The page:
POSTED: 4:14 a.m. HST, Jul 17, 2012
SAN FRANCISCO » New versions of Microsoft's word processing, spreadsheet and email programs will sport touch-based controls and emphasize Internet storage to reflect an industry-wide shift away from the company's strengths in desktop and laptop computers.
The new offerings appear designed to help Microsoft retain an important source of revenue as more people access documents from mobile devices. The new Office suite also reflects the fact that people tend to work from multiple computers — perhaps a desktop in the office, a laptop at home and a tablet computer on a train and a smartphone at the doctor's office.
Like an upcoming redesign of Microsoft's Windows operating system, the new Office will respond to touch as well as commands delivered on a computer keyboard or mouse.
The addition of touch-based controls will enable Office to extend its franchise into the rapidly growing tablet computer market. Apple dominates that market with the iPad, though Microsoft has plans to compete with its own tablet, called Surface.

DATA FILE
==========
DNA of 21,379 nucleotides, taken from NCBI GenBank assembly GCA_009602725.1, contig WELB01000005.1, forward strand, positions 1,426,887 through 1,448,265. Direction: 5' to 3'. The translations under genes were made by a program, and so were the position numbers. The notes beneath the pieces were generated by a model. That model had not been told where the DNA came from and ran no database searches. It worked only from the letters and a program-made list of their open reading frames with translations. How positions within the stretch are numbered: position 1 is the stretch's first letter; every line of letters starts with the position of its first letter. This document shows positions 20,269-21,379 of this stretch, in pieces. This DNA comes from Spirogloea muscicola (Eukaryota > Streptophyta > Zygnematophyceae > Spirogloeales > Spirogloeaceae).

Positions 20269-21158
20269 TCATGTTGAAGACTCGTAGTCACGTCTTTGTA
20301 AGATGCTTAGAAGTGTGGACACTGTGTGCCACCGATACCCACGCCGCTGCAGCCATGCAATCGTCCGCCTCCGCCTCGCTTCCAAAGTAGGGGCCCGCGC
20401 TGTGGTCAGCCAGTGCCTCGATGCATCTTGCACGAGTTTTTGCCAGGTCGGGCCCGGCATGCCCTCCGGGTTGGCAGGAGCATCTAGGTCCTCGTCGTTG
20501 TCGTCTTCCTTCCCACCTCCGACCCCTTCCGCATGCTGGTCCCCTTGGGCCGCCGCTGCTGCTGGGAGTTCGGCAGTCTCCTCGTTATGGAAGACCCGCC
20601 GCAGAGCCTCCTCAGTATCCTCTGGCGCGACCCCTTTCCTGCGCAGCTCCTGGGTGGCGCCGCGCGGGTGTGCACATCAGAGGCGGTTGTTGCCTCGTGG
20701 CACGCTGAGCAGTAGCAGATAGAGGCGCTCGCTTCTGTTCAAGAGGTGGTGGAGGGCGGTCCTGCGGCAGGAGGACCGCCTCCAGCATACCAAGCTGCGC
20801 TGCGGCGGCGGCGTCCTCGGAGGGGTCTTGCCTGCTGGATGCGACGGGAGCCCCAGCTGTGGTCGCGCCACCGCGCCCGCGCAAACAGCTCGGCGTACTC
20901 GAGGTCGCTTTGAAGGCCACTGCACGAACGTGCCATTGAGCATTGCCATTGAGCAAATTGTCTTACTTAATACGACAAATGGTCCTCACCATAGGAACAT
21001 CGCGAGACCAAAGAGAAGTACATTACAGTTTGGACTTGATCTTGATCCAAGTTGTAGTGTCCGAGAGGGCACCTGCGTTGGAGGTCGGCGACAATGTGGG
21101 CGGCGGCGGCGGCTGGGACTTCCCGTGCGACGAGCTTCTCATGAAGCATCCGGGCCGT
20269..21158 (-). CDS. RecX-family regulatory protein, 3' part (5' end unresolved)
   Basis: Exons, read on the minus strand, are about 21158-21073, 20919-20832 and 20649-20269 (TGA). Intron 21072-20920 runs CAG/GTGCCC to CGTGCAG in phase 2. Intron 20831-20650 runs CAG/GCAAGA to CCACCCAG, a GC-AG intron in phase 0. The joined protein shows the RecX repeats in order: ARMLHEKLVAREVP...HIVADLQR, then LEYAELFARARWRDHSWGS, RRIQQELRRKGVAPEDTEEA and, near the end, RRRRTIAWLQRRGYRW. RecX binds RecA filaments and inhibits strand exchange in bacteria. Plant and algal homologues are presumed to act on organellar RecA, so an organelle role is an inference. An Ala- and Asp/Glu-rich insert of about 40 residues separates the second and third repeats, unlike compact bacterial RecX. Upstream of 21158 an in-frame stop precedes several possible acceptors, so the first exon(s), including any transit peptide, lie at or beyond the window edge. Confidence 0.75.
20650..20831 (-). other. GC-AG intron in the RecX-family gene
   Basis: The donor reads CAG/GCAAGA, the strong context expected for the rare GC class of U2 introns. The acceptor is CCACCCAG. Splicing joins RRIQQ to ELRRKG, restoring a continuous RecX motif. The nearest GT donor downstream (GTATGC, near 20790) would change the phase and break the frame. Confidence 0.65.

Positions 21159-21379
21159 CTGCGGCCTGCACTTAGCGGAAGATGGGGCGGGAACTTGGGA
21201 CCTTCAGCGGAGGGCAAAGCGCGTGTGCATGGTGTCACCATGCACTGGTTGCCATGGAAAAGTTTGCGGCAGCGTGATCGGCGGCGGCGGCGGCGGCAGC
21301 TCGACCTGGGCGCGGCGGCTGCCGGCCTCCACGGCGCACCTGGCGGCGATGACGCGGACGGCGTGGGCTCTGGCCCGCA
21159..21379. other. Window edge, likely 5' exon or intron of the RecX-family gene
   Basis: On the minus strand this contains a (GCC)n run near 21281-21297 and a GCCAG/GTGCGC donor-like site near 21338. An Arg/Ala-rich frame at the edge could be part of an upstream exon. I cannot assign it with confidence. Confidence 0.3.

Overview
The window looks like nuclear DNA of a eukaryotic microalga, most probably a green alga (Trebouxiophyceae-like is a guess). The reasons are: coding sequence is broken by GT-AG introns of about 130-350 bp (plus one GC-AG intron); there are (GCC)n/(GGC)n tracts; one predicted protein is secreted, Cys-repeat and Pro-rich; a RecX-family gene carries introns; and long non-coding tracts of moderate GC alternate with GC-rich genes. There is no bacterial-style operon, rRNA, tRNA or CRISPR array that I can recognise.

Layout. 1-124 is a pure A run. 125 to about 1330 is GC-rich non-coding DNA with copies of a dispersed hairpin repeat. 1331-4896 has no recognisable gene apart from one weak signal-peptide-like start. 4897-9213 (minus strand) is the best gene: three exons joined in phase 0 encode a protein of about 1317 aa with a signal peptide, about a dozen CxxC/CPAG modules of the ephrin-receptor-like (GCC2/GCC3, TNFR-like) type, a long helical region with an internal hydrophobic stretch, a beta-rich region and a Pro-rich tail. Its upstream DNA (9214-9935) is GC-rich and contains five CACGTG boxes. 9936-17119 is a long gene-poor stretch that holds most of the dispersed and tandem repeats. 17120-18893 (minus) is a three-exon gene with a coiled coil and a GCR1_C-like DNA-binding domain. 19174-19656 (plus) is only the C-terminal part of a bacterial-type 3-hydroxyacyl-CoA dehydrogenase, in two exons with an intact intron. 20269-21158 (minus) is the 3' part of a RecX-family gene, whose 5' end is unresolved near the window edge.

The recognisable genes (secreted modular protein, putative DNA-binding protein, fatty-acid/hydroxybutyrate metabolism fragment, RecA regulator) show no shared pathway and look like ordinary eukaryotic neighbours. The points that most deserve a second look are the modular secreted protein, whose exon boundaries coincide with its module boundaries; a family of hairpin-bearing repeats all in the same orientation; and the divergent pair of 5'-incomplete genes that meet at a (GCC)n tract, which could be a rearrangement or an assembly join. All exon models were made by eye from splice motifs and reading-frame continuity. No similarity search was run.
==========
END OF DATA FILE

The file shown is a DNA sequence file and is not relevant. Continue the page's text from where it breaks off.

The programs will store documents online through Microsoft's SkyDrive service by default, meaning users will have to change settings to store documents on their own computer. The programs will also remember settings, including where you last left off in a document, as you move locations.
The Internet-based services approach is one Google has been promoting with its own suite of similar programs, threatening Microsoft's dominance.
"This is the most ambitious release of Office that we have ever done," CEO Steve Ballmer said Monday in unveiling the new Office in San Francisco.
A preview version of the new Office suite is being made available online at http://office.com/preview. Microsoft Corp. isn't saying when it will go on sale or what the price will be. Those details will come in the fall.